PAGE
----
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Author: mikeinmadrid Big red star, 1000 posts Old School Fool CAPS All Star Add to my Favorite Fools Ignore this person (you won't see their posts anymore) Number: of 214646  
Subject: Wilshire 5,000 total market cap index relative t Date: 2/13/2013 9:58 PM
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http://www.businessinsider.com/warren-buffetts-favorite-valu...

For the first time since the recovery began, Warren Buffett’s favorite valuation metric has breached the 100% level. That, of course, is the Wilshire 5,000 total market cap index relative to GNP. See the chart below for historical reference.
I only point this out because it’s a rather unusual occurrence and the recent move has been fairly sizable. It happened during the stock market bubble of the late 90's, but then occurred again just briefly during the 2006-2007 period when the valuation broke the 100% range in Q3 2006 and stayed above that range for about a year. We all know what followed the 2007 peak in stock prices.


Read more: http://www.businessinsider.com/warren-buffetts-favorite-valu...
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Author: mungofitch Big gold star, 5000 posts Top Favorite Fools Top Recommended Fools Feste Award Winner! Old School Fool Add to my Favorite Fools Ignore this person (you won't see their posts anymore) Number: 198543 of 214646
Subject: Re: Wilshire 5,000 total market cap index relati Date: 2/14/2013 7:03 AM
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Not that I disagree that the US market seems high and closer to a top than a bottom,
this isn't a very good metric of market valuation.

Consider, for example, what share of the Wilshire 5000 market cap's value
derives from the earnings stream on activities taking place outside the US (specifically, outside US GNP).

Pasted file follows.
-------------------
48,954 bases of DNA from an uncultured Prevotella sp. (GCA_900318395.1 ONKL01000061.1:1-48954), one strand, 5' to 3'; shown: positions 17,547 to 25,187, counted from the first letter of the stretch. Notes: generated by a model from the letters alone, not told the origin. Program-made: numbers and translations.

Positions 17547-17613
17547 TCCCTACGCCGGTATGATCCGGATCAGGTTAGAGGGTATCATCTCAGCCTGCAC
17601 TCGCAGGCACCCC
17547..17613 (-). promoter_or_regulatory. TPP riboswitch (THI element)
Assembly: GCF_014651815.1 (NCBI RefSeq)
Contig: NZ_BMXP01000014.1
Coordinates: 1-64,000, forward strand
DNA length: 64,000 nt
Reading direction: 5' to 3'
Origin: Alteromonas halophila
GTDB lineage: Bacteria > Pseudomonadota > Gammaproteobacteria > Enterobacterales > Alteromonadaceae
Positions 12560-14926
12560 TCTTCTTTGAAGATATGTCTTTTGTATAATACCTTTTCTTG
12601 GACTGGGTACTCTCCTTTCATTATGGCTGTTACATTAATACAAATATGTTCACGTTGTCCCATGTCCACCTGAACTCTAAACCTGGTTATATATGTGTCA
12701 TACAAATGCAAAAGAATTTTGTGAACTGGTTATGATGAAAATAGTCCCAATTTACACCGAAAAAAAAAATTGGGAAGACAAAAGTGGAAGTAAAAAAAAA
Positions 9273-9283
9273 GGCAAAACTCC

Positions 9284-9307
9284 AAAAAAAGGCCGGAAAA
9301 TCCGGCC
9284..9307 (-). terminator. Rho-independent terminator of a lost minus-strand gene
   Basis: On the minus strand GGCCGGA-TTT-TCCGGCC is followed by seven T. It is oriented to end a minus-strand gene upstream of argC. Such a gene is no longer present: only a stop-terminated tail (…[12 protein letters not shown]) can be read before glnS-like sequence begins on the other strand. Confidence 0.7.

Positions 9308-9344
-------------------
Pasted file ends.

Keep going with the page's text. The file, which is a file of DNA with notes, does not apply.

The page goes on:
A little under half, give or take.

CAPE and even Q are much better metrics. More work to calculate, but
other people will do it for you, so it's actually less work.
Just bookmark this page http://www.smithers.co.uk/page.php?id=34

So what's a value investor to do?
Keep dancing as Mr Prince would recommend?

Nope, get outta Dodge.
Cyclically Adjusted Earnings Yields for selected single-country ETFs.
Earnings are a bit stale, from April last year, but E10 changes very slowly.
Country         Symbol   Price   E10   CAEY
Italy EWI 13.50 1.63 12.07%
Spain EWP 31.13 3.13 10.05%
Russia ERUS 23.99 2.34 9.75%
Netherlands EWN 21.22 1.94 9.14%
Belgium EWK 14.42 1.25 8.67%
France EWQ 24.00 1.89 7.88%
Austria EWO 18.50 1.35 7.30%
United Kingdom EWU 18.37 1.33 7.24%
China MCHI 48.88 3.48 7.12%
Singapore EWS 13.90 0.98 7.05%
Brazil EWZ 56.41 3.82 6.77%
Germany EWG 25.34 1.65 6.51%
Australia EWA 26.54 1.70 6.41%
Japan EWJ 10.04 0.64 6.37%
Taiwan EWT 13.60 0.80 5.88%
Switzerland EWL 28.92 1.69 5.84%
South Africa EZA 67.81 3.93 5.80%
Sweden EWD 33.09 1.86 5.62%
Hong Kong EWH 20.24 1.09 5.39%
Turkey TUR 66.54 3.54 5.32%
South Korea EWY 60.57 3.18 5.25%
Thailand THD 88.76 4.62 5.21%
Canada EWC 28.97 1.50 5.18%
India INDA 26.35 1.18 4.48%
Malaysia EWM 14.56 0.63 4.33%
USA IVV 152.94 6.45 4.22%
Mexico EWW 71.81 2.85 3.97%
Chile ECH 67.81 2.55 3.76%
Indonesia EIDO 32.39 1.05 3.24%

This is just an update of something I found on a random web page, so
you might want to double check the earnings figures, but they seem plausible.
By far the best simple single metric of your forward expected returns is the CAEY at time of purchase.
Through tricky to estimate, one could add to that a factor for the cyclically
adjusted retained earnings "yield" (=CAEY-CADY) times your estimate of
the forward long run average return on incrementally invested capital.
Likely higher in the US than Japan, for example.

Jim

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Author: luke77 Three stars, 500 posts Add to my Favorite Fools Ignore this person (you won't see their posts anymore) Number: 198633 of 214646
Subject: Re: Wilshire 5,000 total market cap index relati Date: 2/14/2013 10:08 PM
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times your estimate of
the forward long run average return on incrementally invested capital.


Do you mind elaborating on how you go about estimating forward return on incremental capital for an entire country? Do you just extrapolate from historical data? If so, where would you even find this?

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